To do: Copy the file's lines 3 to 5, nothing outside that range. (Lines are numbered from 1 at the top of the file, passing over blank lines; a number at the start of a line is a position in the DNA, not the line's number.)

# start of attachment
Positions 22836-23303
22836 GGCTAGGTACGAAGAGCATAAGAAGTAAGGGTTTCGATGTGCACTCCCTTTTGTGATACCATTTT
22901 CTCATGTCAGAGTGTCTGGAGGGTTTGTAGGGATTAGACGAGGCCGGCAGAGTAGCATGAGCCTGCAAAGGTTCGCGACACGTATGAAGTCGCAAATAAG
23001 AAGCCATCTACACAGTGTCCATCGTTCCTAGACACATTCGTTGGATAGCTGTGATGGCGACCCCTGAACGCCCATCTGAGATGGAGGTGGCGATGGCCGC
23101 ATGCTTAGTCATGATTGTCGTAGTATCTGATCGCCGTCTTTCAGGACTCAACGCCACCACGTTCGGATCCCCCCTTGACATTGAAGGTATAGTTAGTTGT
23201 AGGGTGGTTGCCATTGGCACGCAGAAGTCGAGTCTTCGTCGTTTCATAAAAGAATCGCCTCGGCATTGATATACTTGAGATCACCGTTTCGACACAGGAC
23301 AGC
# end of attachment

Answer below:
22901 CTCATGTCAGAGTGTCTGGAGGGTTTGTAGGGATTAGACGAGGCCGGCAGAGTAGCATGAGCCTGCAAAGGTTCGCGACACGTATGAAGTCGCAAATAAG
23001 AAGCCATCTACACAGTGTCCATCGTTCCTAGACACATTCGTTGGATAGCTGTGATGGCGACCCCTGAACGCCCATCTGAGATGGAGGTGGCGATGGCCGC
23101 ATGCTTAGTCATGATTGTCGTAGTATCTGATCGCCGTCTTTCAGGACTCAACGCCACCACGTTCGGATCCCCCCTTGACATTGAAGGTATAGTTAGTTGT